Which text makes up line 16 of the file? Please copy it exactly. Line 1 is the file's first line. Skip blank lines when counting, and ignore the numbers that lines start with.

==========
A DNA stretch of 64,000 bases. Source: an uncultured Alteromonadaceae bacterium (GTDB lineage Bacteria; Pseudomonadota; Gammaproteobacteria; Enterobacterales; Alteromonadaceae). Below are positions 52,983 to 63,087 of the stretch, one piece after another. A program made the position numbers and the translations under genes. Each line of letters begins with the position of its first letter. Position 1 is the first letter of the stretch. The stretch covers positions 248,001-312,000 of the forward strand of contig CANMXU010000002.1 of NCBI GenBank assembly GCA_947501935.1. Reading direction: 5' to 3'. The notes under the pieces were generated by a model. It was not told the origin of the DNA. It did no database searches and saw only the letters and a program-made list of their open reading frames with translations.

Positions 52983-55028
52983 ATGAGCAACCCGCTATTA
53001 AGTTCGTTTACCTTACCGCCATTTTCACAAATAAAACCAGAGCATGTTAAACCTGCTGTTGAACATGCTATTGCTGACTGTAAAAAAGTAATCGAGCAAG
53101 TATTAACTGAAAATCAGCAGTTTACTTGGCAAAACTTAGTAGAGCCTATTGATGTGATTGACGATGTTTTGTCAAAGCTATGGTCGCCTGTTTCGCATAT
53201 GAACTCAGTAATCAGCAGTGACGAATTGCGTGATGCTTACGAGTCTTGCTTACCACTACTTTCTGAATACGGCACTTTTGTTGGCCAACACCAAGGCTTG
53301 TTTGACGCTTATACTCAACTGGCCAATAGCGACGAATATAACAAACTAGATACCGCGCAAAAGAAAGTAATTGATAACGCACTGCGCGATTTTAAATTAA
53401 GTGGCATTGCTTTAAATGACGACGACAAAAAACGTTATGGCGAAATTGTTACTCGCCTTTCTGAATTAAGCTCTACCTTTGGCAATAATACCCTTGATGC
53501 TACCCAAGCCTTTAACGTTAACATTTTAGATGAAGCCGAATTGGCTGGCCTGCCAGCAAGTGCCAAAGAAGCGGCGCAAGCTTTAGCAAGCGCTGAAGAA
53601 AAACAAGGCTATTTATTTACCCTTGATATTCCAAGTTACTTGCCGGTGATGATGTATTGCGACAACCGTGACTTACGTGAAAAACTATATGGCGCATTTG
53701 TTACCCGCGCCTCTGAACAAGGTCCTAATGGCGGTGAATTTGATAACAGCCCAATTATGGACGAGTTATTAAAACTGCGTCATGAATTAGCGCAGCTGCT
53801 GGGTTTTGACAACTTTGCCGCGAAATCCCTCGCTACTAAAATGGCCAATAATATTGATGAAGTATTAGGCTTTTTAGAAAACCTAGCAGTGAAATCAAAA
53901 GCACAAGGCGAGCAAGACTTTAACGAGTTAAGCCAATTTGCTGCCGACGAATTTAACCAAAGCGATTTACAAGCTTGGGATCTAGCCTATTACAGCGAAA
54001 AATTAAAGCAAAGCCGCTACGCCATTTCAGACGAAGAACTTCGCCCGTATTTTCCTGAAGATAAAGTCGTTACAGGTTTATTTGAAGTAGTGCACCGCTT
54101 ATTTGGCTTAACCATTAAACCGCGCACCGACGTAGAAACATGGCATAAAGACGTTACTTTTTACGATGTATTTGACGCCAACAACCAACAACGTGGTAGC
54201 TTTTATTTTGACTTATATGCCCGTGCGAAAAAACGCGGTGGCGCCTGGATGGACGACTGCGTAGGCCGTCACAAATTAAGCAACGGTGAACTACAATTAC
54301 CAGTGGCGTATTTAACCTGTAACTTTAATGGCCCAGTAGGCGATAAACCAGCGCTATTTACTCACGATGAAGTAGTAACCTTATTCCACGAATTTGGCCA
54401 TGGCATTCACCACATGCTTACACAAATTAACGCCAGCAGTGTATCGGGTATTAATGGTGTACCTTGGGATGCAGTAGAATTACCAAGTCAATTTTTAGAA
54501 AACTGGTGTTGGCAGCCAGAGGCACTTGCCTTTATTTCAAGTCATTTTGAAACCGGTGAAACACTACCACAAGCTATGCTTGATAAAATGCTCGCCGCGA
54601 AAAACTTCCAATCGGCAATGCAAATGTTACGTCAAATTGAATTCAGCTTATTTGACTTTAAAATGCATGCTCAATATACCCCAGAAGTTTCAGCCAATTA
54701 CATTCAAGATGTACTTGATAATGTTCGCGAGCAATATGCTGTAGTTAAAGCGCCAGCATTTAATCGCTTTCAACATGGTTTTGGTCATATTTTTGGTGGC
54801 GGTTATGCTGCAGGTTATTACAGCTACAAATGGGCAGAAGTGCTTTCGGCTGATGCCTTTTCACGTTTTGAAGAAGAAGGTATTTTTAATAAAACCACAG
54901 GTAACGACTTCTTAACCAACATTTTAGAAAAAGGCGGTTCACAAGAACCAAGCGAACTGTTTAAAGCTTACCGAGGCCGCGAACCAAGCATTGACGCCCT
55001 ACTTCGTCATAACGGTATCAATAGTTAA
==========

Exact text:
54201 TTTTATTTTGACTTATATGCCCGTGCGAAAAAACGCGGTGGCGCCTGGATGGACGACTGCGTAGGCCGTCACAAATTAAGCAACGGTGAACTACAATTAC